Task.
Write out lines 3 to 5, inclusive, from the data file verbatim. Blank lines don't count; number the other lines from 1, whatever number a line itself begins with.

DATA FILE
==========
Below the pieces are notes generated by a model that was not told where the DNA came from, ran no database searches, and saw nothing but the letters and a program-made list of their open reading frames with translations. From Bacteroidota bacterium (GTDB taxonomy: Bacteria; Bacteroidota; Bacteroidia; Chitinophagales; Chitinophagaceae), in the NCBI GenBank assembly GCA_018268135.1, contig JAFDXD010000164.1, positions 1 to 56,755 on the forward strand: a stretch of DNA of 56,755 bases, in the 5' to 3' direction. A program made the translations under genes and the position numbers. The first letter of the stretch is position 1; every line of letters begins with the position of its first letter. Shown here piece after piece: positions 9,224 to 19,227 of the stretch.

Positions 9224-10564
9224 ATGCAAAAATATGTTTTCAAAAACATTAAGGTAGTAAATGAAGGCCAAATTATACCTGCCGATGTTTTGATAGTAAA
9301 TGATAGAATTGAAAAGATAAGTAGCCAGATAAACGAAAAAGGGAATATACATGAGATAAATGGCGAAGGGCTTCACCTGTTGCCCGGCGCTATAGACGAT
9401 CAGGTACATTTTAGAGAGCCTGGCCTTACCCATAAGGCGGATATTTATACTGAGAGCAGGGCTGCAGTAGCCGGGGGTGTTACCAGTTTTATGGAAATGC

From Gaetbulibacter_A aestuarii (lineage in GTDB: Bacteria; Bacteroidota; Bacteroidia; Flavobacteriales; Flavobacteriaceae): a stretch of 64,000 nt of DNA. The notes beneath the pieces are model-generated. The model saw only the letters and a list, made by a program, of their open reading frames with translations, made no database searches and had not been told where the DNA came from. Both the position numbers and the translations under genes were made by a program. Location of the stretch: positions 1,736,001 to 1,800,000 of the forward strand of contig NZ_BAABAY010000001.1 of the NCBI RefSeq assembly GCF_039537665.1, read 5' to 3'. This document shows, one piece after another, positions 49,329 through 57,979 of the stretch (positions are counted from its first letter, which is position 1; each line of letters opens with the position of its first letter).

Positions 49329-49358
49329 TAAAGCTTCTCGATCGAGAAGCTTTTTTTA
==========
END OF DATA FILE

9224 ATGCAAAAATATGTTTTCAAAAACATTAAGGTAGTAAATGAAGGCCAAATTATACCTGCCGATGTTTTGATAGTAAA
9301 TGATAGAATTGAAAAGATAAGTAGCCAGATAAACGAAAAAGGGAATATACATGAGATAAATGGCGAAGGGCTTCACCTGTTGCCCGGCGCTATAGACGAT
9401 CAGGTACATTTTAGAGAGCCTGGCCTTACCCATAAGGCGGATATTTATACTGAGAGCAGGGCTGCAGTAGCCGGGGGTGTTACCAGTTTTATGGAAATGC